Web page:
> Thanks for reply.
> Now I am very clear with my queries on tmem.
I'm glad it was helpful! I hope it is OK to post replies
on the list so that answers to your very good questions
can be read and discussed by others.
> I am exploring to solve fragmentation problem through buddy allocation
> Do you have any other thoughts on this concept of fragmentation ?
Xen already uses a buddy allocator. The problem is that tmem
works around Xen's allocator for various performance reasons.
And since tmem absorbs all physical memory in the system,
tmem must be involved in freeing ephemeral pages and many
many pages might need to be freed to obtain a buddy.
Solving this for tmem still means there is a problem for other
Xen dynamic memory management solutions (such as ballooning and
page sharing). I think the right solution for the fragmentation
problem is that no code in Xen should attempt to allocate
order>0 pages unless it is prepared to fail and fall back to
instead allocating and using a set of order**2 individual pages.
> Is there some discussion going on sharing guest via tmem??
> I tried to search a lot but did find anything worth.
I'm not sure what you are asking. Is this question about
shared ephemeral pools that require multiple guests sharing
a clustered filesystem? Or are you asking about finding
guests that have tmem-enabled kernels?
> On Tue, Aug 31, 2010 at 8:20 PM, Dan Magenheimer
> <dan.magenheimer@xxxxxxxxxx> wrote:
> >> Subject: Queries on Tmem and Difference Engine.
> >> Hi,
> >> I have gone through presentation on "Transcendent Memory on Xen"
> >> anscendentMemoryXenSummit2010.pdf
> >> read some paper on tmem and have some good idea about tmem.But
> >> have few questions on it.
> > Hi Ashwin --
> > Thank you for your interest in tmem!
> >> In tmem pool the deduplication is performed only on pages in
> >> ephemeral pools why it's not performed on
> >> persistent pool?"Since by deduplication we are saving memory.
> > First, there is an accounting issue. Persistent pages "owned" by
> > a domain count against each domain's maxmem allocation. If a
> > domain attempts to put a persistent page and the domain has
> > already used up its maxmem, the put fails. This is important for
> > avoiding denial-of-service attacks. So if persistent
> > pages are deduplicated, what happens in the following:
> > - domX puts a persistent page with contents ABC
> > - domY puts a persistent page with contents ABC, but domY
> > is already at maxmem... but since the page can be deduplicated
> > and takes no additional memory it is accepted by tmem
> > - domX flushes the page containing ABC
> > - who owns the persistent ABC page in tmem? Has domY exceeded
> > maxmem or not?
> > and there are other similar scenarios.
> > Second, I wasn't sure that there would be many opportunities
> > for deduplication in swap pages which are, by definition, dirty.
> > Deduplication takes some additional memory for data structures
> > and may take a great deal of additional CPU time, even if
> > no deduplication occurs. So it is important to use it only
> > if it is fairly certain that there will be some value.
> > This is something you could measure for your project since,
> > in a test environment, you do not need to worry about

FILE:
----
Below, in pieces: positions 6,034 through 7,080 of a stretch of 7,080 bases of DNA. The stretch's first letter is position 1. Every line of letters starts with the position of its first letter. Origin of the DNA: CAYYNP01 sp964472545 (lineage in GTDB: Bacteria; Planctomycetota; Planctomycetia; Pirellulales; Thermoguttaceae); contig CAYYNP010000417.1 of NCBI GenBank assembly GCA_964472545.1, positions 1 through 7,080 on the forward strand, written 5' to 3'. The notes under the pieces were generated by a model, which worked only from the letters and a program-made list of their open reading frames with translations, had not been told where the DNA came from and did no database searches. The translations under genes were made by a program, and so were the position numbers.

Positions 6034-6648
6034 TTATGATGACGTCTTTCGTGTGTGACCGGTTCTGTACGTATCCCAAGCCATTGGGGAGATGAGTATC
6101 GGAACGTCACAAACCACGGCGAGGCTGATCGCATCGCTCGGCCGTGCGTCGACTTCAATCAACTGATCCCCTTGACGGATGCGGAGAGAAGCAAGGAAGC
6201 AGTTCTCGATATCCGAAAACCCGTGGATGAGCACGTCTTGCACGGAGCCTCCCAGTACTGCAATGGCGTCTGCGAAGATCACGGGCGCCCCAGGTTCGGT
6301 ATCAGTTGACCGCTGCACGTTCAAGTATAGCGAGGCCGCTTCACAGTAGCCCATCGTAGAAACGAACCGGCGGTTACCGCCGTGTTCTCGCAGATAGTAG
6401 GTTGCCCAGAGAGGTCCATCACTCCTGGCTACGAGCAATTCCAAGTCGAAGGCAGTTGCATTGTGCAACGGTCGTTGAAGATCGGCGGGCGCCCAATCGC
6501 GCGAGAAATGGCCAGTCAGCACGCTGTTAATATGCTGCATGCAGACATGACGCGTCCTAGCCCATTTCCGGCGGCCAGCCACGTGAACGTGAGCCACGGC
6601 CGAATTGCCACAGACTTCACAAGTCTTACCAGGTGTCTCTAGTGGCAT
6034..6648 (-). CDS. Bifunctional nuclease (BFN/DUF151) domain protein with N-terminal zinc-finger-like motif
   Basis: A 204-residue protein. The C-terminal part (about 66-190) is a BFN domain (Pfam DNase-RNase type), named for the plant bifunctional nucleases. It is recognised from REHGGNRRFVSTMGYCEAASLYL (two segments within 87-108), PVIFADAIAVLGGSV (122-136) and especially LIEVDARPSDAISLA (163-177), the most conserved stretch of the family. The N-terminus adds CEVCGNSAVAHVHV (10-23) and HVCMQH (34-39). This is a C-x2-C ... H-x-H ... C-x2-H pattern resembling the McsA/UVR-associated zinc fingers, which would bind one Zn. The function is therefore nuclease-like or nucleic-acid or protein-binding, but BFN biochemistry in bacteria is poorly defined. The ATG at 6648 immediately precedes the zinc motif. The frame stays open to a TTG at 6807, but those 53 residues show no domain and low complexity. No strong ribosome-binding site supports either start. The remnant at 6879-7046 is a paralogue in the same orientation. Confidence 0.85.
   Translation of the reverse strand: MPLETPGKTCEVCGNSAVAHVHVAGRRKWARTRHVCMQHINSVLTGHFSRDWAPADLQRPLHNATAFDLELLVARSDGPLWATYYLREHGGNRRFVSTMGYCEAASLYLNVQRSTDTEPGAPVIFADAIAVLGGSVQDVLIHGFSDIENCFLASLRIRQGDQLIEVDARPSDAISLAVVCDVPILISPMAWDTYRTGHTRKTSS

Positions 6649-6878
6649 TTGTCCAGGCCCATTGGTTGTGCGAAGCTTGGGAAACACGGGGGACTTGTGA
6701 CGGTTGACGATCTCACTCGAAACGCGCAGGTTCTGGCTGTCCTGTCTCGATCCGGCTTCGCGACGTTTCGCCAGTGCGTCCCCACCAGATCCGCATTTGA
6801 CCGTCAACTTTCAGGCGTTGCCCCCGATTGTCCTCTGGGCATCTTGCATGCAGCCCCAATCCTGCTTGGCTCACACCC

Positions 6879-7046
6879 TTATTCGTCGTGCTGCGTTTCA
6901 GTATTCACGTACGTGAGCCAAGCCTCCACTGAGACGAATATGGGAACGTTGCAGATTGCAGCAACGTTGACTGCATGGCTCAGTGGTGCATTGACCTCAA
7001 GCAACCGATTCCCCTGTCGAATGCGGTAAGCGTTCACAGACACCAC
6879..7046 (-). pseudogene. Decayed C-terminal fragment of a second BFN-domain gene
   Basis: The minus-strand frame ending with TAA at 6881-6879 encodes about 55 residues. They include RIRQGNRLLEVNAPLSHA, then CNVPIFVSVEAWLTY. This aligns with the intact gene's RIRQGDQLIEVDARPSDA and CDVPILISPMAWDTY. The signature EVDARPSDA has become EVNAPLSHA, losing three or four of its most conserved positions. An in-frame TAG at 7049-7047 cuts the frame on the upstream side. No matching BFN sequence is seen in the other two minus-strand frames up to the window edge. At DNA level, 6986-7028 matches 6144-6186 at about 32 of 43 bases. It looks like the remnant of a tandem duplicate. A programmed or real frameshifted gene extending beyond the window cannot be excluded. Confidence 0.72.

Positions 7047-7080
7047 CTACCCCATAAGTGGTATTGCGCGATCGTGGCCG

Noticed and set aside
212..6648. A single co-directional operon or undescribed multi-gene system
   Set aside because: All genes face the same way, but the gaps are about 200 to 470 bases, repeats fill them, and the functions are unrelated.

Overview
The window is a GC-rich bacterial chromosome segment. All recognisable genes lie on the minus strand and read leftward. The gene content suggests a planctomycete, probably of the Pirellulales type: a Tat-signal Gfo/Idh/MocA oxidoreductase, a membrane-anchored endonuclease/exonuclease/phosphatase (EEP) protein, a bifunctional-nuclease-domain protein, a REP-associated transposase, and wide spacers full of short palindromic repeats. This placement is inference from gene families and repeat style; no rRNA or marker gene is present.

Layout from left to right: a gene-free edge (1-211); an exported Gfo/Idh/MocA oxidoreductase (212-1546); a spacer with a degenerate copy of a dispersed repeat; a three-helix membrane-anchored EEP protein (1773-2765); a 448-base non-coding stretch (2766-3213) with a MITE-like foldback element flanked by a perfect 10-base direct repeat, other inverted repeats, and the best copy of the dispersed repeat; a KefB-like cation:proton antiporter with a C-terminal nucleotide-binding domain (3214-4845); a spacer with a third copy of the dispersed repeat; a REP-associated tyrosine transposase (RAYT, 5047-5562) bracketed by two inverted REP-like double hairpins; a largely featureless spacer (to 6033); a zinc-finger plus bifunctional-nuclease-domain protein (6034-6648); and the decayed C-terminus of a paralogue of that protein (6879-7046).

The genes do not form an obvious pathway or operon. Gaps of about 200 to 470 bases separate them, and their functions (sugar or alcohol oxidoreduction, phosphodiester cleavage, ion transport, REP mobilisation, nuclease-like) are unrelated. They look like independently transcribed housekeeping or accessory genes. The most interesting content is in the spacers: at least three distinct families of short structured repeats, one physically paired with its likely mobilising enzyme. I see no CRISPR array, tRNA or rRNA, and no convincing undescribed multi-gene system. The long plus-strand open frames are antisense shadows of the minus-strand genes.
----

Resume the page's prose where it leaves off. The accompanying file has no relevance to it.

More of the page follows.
> > denial-of-service.
> > Interestingly, if the accounting problem were solved, the
> > flexibility tmem has defined for handling "duplicate puts"
> > nicely avoids the CoW-overcommitment problem seen by Difference
> > Engine and Satori and VMware. If memory is exhausted and
> > a domain attempts a persistent put that would cause a CoW,
> > the put can be simply rejected by tmem. So host swapping
> > is never required.
> >> In difference engine by Diwaker Gupta,Guest VM shares the
> >> www.usenix.org/publications/login/2009-04/openpdfs/gupta.pdf This
> >> seems kind of over-committing RAM
> >> for Guest OS.There are many discussions going on VMware
> >> memory-overcommit feature using sharing.
> >> Over-committing exists in Xen-server5.0 at HVM,Why such feature is
> >> provided at PV? and what is the
> >> status of the difference engine? Is it included in Xen ?
> > You can find my opinion of host swapping in the linux kernel mailing
> > list here: http://lkml.org/lkml/2010/5/2/49
> > (and you might find the entire thread interesting).
> > The Difference Engine code was never submitted to Xen. A
> > version of the Satori code was submitted to Xen in December 2009
> > and is in Xen 4.0.
> >> In above presentation, it has mention that "inter guest shared
> >> memory" is under investigation and fragmentation
> >> is an outstanding issues .What is the status of implementation ? I
> >> would like to carry out this project.
> >> What are your suggestions on it?
> > Shared persistent pools have never been implemented in tmem
> > although most of the code is already there because shared ephemeral
> > pools and non-shared persistent pools are supported.
> > I am not a networking expert, but I believe they would be useful
> > for networking between two guests: If two guests discover they are
> > on the same host, tmem can serve as a transport layer. If you
> > are very interested in networking, exploring this might make
> > a good project.
> > Fragmentation: since tmem absorbs all free memory in the system one
> > page at a time, if Xen attempts to allocate memory of order>0
> > means two consecutive physical pages, order==2 means four consecutive
> > physical pages, order==3 means eight, etc), the allocation will fail.
> > The worst problem may be fixed soon though others still must be
> > http://lists.xensource.com/archives/html/xen-devel/2010-
> > This might also make a good Xen-related project.
> > I hope this answers your questions!
> > Dan
> With Regards,
> Ashwin Vasani
> B.E. (Fourth Year)
> Computer Engineering,
> Pune Institute of Computer Technology.
> +91 9960405802
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